Academic journal article Competition Forum

The Analytical Competitiveness of Undergraduate Business Programs: Are We All near the Same Starting Point?

Academic journal article Competition Forum

The Analytical Competitiveness of Undergraduate Business Programs: Are We All near the Same Starting Point?

Article excerpt


Many undergraduate business programs emphasize curriculum as a point of distinction. Recent headlines have noted the resurgence in need for strong analytical skills in business along with a corresponding shortage of qualified talent. As schools grow programs to meet this demand, it is time to examine the similarities and differences in business curricula and their analytical starting points. Specifically, we examine the amount of required remediation in lower level mathematics courses and the presence of required higher level (or competitive) math courses across schools of business. A detailed analysis of factors contributing to analytical remediation and analytical competitiveness is conducted.

Keywords: Curriculum, Mathematics Courses, Quantitative Competitiveness, Higher Education, Business Schools


The combination of skills in analytics, business, and communications is expected to be in high demand. Investments in information technology in the past decade have resulted in companies being awash in data. The ability to use this data to conduct fact-based analysis will continue to be a source of competitive advantage (Davenport, 2006).

Corporations seeking to hire people with a strong combination of skills in analytics, business and communications are finding that there is a shortage. While some of this shortage can be addressed by off shoring practices, companies that require analysis that involves discussion with decision makers will find that the distance between the decision maker and the analyst may be a difficult barrier to overcome (Davenport, 2006). U.S. Business Schools are one of the main providers of skills in business including analytical and communication skills.

The ability to meet the rising demand in business for analytical skills is hampered by the decreasing competitiveness of mathematical skills in secondary skills. U.S. pre-collegiate students consistently rank below most of their peers around the world (Ginsburg, Cook, Leinwand, Noell, & Pollack, 2005). The decline in mathematical skills of secondary school students has been discussed as a contributing factor to the U.S.'s decreasing global competitiveness. Most of the discussion has been in the context of engineering and science students, however, the decline in mathematical and quantitative skills of students entering universities in the U.S. (and the U.K.) is observable and significant across a variety of non-scientific degrees as well (Lawson, 2003; Mulhem & Wylie, 2004). There is also a decline in international students enrolling in U.S. universities. This is problematic in that international students have made significant contributions to the analytical brainpower of the U.S. and are a key asset in the U.S.'s ability to compete globally (Higdon, 2005). Many universities are faced with a good share of entering students that require remedial mathematics work and have math anxiety (Zanakis & Valenzi, 1997). At many universities these remedial courses are a necessity and remediation is becoming considered a core function of the college or university (Waycaster, 2001).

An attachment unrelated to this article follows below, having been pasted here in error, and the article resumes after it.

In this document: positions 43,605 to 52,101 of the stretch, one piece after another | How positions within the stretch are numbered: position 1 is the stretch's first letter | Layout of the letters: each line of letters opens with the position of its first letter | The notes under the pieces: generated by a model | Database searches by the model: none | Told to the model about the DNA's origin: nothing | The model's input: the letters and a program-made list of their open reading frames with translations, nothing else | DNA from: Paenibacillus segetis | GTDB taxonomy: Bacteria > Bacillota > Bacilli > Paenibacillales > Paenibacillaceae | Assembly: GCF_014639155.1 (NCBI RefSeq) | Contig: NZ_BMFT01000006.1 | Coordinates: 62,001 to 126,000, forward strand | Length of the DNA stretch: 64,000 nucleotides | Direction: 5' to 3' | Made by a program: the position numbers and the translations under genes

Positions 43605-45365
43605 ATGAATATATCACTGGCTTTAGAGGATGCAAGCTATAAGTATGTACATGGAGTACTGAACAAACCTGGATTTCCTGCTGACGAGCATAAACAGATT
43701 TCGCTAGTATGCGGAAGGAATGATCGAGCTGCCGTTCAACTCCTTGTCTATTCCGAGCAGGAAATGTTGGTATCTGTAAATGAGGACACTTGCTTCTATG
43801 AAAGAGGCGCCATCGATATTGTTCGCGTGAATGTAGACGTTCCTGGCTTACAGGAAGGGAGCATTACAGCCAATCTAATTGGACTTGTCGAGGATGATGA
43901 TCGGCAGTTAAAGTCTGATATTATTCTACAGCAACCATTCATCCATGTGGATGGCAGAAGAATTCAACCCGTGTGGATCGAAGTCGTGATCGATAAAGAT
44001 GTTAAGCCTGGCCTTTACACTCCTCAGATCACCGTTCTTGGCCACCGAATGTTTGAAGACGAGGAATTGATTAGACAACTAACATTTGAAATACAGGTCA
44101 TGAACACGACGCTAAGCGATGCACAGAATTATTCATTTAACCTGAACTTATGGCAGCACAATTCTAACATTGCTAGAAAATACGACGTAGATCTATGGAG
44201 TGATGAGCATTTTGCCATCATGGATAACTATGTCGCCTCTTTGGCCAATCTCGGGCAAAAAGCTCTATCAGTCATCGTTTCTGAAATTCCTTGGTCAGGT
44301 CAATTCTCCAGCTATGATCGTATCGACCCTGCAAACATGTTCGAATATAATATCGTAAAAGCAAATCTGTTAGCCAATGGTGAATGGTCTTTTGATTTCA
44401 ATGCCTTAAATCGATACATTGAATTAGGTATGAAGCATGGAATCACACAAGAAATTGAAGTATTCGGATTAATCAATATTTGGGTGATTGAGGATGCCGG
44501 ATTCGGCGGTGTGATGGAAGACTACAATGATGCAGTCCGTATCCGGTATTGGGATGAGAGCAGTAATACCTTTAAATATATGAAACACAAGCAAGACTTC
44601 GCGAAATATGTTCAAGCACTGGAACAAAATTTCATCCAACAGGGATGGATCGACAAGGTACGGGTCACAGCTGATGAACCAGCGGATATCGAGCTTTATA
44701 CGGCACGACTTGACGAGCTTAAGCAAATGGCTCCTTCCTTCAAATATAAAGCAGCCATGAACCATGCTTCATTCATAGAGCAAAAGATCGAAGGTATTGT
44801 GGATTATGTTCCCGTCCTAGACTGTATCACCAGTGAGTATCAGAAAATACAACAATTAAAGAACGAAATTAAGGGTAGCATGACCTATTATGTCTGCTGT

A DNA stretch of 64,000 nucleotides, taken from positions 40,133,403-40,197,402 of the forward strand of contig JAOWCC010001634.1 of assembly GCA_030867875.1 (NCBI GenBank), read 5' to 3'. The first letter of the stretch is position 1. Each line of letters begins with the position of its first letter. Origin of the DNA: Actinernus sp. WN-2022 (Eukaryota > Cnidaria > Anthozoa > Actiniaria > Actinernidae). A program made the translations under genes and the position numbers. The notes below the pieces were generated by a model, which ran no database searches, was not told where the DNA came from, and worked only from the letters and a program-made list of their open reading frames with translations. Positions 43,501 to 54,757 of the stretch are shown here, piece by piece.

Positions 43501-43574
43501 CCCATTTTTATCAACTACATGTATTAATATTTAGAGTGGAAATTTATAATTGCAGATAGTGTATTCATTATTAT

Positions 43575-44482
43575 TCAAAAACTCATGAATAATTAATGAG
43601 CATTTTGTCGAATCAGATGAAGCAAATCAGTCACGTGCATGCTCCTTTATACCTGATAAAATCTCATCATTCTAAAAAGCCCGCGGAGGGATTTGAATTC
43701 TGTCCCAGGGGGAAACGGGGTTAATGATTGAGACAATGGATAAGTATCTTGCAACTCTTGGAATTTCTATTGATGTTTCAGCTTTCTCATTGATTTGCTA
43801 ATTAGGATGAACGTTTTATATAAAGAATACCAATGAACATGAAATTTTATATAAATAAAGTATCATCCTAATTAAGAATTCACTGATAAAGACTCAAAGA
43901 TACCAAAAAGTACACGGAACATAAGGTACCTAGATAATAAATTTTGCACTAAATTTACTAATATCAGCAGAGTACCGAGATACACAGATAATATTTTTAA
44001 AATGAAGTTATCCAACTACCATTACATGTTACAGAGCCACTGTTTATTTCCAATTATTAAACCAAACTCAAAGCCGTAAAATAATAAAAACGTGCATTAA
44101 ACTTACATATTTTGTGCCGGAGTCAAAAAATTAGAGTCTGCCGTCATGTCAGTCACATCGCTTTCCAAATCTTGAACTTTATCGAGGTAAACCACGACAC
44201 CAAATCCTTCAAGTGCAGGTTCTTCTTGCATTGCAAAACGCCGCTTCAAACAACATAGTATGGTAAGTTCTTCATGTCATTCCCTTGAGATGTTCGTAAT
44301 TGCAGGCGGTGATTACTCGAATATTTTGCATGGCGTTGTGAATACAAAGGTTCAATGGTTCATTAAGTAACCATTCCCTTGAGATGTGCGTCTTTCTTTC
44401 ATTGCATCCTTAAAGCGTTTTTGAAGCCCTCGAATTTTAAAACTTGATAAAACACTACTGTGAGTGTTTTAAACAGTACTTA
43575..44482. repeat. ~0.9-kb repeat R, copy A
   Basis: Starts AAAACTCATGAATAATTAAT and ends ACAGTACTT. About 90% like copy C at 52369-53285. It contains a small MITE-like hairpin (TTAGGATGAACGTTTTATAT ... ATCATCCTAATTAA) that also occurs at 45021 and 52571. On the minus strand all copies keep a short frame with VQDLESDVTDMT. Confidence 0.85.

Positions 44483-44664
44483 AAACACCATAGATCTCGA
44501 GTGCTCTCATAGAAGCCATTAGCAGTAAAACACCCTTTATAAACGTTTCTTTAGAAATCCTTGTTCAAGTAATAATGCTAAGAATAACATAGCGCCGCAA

This study examines the demographic and curricular factors within schools of businesses that require remedial mathematics courses. It then examines what factors contribute to the schools' requirements of higher order or more analytically competitive mathematics requirements. It places no inherent value on the presence of these courses, nor does it recommend that all schools attempt to become analytically competitive - this study is simply an examination of the current state of mathematics education in business schools.


Curricula from 148 AACSB accredited schools within the United States were randomly selected from the AACSB database of 440 member schools. Selected school's demographic data reported to AACSB were supplemented with each school's quantitative curricula. …

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